“Play is not the opposite of Work. Play is the opposite of Depression.” (Brian Sutton-Smith)
A lucid dream came to me in my late twenties, when undergoing a holistic massage during a phase of burnout in my career as a corporate sales- and managementtrainer. Here’s what I saw; I am standing way up high in a circustent. Feeling very nervous about the thing I am about to do. I have told the people that I will make the pass on the high wire, ofcourse without a safetynet (who needs a safetynet!). I see the people far below me stretching their necks to look up to me. I do make it to the other end, sweating and exhausted from anxiety. When I am on the other side, I get this moment of deep insight. I recognize my constant and stressful struggle to raise the bar to attract attention and distant admiration from others. I now feel strongly, that I don’t want this anymore. It is costing me too much energy and not delivering me the real connection to others that I long for. I suddenly realize that I want to go on a swing instead, being able to look other people directly and on a same level in the eyes, and have some relaxing FUN.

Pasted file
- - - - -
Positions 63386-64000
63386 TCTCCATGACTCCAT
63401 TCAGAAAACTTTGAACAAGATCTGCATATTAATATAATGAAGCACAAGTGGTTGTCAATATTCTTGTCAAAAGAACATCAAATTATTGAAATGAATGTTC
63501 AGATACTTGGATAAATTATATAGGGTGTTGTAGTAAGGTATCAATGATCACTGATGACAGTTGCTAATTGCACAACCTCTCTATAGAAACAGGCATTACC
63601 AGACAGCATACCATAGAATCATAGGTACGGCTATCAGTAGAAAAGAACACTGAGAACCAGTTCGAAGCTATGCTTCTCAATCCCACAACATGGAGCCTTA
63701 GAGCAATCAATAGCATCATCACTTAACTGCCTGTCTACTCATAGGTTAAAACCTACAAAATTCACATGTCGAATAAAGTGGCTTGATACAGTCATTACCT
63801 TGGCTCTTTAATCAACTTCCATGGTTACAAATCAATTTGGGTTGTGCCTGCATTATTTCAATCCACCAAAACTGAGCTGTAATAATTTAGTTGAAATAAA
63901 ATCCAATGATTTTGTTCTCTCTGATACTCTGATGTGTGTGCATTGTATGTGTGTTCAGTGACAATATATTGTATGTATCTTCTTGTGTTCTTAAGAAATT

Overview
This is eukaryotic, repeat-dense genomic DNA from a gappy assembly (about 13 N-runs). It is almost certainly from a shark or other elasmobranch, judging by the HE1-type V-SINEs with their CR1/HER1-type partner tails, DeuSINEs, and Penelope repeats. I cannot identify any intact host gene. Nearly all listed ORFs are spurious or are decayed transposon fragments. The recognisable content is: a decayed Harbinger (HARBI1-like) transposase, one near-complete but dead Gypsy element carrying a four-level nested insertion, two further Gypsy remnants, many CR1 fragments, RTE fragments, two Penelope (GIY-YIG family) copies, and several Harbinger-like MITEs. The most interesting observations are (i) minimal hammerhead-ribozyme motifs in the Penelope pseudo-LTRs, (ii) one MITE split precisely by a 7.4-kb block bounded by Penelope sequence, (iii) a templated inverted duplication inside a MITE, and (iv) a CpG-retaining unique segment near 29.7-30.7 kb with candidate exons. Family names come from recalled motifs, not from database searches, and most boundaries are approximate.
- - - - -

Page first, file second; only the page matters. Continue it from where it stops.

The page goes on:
The first thing I did was to pick up my love for acting, so I joined an Improvisationgroup in Eindhoven (Netherlands). Improvisation learned me a lot about being in a playful state and our weekly training did me very well. I felt happier, more connected to myself and others, more creative and resilient. And today (almost ten years later) I’m still having this weekly dose of Playful Fun.
It was not untill 2010 that I thought of making a connection between my work as a corporate trainer and my actingexperience with improvisation. When I attented my first Applied Improvisation Network Conference, it felt like I was coming home at last. Since then, a lot of wonderful things have happened. My quest for Playfulness is leading me to bringing Playfulness (and it’s benefits) to the workplace.
With Playful greetings,
(Annemarie Steen is working as a playful learning designer & facilitator)